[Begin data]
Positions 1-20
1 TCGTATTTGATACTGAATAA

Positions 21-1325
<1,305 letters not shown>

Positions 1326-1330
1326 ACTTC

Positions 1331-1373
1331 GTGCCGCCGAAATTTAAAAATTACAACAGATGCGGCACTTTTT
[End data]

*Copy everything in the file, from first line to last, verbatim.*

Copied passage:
Positions 1-20
1 TCGTATTTGATACTGAATAA

Positions 21-1325
<1,305 letters not shown>

Positions 1326-1330
1326 ACTTC

Positions 1331-1373
1331 GTGCCGCCGAAATTTAAAAATTACAACAGATGCGGCACTTTTT